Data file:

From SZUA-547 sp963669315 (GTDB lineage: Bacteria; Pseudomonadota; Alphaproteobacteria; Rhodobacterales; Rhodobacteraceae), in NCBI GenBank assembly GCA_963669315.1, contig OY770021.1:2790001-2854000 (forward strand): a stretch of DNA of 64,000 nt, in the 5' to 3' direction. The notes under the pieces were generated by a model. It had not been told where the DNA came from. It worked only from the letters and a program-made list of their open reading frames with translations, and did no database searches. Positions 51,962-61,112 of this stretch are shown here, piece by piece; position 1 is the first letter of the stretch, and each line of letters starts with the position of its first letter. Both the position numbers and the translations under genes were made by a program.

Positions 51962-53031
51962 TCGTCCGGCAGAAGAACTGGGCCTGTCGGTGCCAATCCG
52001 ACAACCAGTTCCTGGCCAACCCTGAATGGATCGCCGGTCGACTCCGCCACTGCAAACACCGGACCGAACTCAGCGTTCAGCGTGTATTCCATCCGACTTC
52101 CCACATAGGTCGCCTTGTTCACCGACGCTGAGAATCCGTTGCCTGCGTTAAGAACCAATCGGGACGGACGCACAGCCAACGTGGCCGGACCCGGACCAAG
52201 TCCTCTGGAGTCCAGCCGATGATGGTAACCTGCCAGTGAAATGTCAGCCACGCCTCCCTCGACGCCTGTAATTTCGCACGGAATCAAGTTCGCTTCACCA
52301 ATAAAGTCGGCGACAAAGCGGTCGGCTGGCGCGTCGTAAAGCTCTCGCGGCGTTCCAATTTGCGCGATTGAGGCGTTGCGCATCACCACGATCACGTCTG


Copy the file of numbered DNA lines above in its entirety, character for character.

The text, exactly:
From SZUA-547 sp963669315 (GTDB lineage: Bacteria; Pseudomonadota; Alphaproteobacteria; Rhodobacterales; Rhodobacteraceae), in NCBI GenBank assembly GCA_963669315.1, contig OY770021.1:2790001-2854000 (forward strand): a stretch of DNA of 64,000 nt, in the 5' to 3' direction. The notes under the pieces were generated by a model. It had not been told where the DNA came from. It worked only from the letters and a program-made list of their open reading frames with translations, and did no database searches. Positions 51,962-61,112 of this stretch are shown here, piece by piece; position 1 is the first letter of the stretch, and each line of letters starts with the position of its first letter. Both the position numbers and the translations under genes were made by a program.

Positions 51962-53031
51962 TCGTCCGGCAGAAGAACTGGGCCTGTCGGTGCCAATCCG
52001 ACAACCAGTTCCTGGCCAACCCTGAATGGATCGCCGGTCGACTCCGCCACTGCAAACACCGGACCGAACTCAGCGTTCAGCGTGTATTCCATCCGACTTC
52101 CCACATAGGTCGCCTTGTTCACCGACGCTGAGAATCCGTTGCCTGCGTTAAGAACCAATCGGGACGGACGCACAGCCAACGTGGCCGGACCCGGACCAAG
52201 TCCTCTGGAGTCCAGCCGATGATGGTAACCTGCCAGTGAAATGTCAGCCACGCCTCCCTCGACGCCTGTAATTTCGCACGGAATCAAGTTCGCTTCACCA
52301 ATAAAGTCGGCGACAAAGCGGTCGGCTGGCGCGTCGTAAAGCTCTCGCGGCGTTCCAATTTGCGCGATTGAGGCGTTGCGCATCACCACGATCACGTCTG